The lights are on
According to GamesIndustry, Adrian Chmielarz, the former creative director and co-owner of People Can Fly, is no longer interested in AAA titles. Instead, he is going to focus on smaller projects with new studio The Astronauts.
"It's the same idea: get the best in [the] business under one umbrella, have a studio with a very flat structure, be 100 percent responsible for the glory and the shame, and work on games that get our hearts beat[ing] faster," says Chmielarz.
"One thing [is] different, though: we're no longer excited by mammoth-sized games," he adds. "We're still very interested in high quality, but now and in the future we want to focus on smaller projects."
People Can Fly created wacky shooter Bulletstorm, and also worked on Epic Games' Gears of War franchise.
Chmielarz left the company with Andrzej Poznanski and Michal Kosieradzki to form The Astronauts after Epic bought People Can Fly this past August.
"We had a blast working on the foundation for Gears of War: Judgment, but after our part was done we just thought it's time for us to go for, to quote Monty Python, 'something completely different,'" says Chmielarz. “Quite literally, as the game we're making is not a shooter."
To change things up, The Astronauts is working on The Vanishing of Ethan Carter for PC, a horror game with no combat set to release this year. You can read more about it here, and also watch the game's trailer. To find out where Chmielarz got his start, check out the video below.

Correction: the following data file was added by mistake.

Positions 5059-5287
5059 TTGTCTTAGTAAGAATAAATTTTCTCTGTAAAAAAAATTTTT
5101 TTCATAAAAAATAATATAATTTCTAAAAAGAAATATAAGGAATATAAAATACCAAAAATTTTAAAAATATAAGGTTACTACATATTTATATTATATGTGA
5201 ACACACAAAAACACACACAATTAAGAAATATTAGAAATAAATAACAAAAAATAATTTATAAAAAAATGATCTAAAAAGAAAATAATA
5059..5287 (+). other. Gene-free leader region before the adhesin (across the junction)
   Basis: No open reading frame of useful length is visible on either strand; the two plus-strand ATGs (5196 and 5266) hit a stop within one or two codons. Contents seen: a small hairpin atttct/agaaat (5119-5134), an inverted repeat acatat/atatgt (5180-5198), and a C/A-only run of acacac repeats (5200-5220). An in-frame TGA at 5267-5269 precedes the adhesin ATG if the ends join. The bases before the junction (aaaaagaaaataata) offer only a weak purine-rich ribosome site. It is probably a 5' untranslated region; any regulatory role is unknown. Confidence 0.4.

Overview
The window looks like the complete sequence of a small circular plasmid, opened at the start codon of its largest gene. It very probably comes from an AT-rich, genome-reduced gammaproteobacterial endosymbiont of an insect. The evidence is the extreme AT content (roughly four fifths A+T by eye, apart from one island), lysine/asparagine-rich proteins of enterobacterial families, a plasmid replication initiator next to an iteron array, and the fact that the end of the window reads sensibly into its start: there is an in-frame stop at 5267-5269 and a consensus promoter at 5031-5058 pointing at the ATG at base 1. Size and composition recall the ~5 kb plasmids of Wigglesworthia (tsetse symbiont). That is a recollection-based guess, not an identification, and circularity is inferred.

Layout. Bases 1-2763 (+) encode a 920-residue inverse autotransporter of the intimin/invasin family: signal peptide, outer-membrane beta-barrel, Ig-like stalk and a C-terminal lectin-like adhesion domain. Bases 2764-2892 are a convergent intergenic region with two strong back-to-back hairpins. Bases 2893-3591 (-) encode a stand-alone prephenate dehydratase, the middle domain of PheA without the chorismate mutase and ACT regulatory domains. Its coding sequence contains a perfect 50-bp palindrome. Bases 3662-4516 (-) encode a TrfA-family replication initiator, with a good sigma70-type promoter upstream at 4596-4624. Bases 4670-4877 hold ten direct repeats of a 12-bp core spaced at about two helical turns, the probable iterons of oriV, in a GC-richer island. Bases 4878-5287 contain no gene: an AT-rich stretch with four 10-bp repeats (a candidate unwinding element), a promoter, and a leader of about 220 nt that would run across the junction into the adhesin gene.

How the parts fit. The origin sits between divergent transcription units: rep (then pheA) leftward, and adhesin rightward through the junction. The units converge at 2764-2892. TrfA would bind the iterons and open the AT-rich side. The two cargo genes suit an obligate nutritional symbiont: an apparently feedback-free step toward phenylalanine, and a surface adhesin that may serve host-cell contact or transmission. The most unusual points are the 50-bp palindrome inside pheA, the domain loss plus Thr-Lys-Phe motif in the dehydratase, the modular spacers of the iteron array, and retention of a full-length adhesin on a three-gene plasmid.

I think I will enjoy them working on smaller projects. It'll be exciting to see what creative projects they start publishing.
Best of luck to him and his buds. Ethan Carter certainly looks interesting. Hope he gets to enjoy making smaller (but hopefully impressive) games.
sounds good to me.
I don't blame them. "Mammoth" game development sounds like a drag. Multimillion dollar budgets, development schedules that are 3+ years (once you count engineering and pre-production), super high risks involved (if it doesn't sell a million units or more, consider your studio closed), having to deal with a vocal (moronic) fanbase all the time, being locked into developing sequels to that one game for the next decade at least...
It's amazing why anyone still does it, to be honest.
Great to hear these guys aren't making another shooter too! There are MORE than enough of those on the market already!
You can make wonderful experiences with a modest budget. Don't Starve has given me 180 hours of joy and was probably made on a relatively small scale. We need people trying new things. Not to say that the Triple-A industry doesn't innovate. However, it's hard to justify something experimental like FTL, Paranormal, and Natural selection 2 when it might not sell as well as a sure bet like Call of Duty.
Sounds like a sound plan
Same here, the last year or so I've enjoyed indie games a lot more. Maybe only Nintendo's big guns and Far Cry 3 (even then it's mostly away from the story parts) have been good for me.
Okay, man. Do what you want.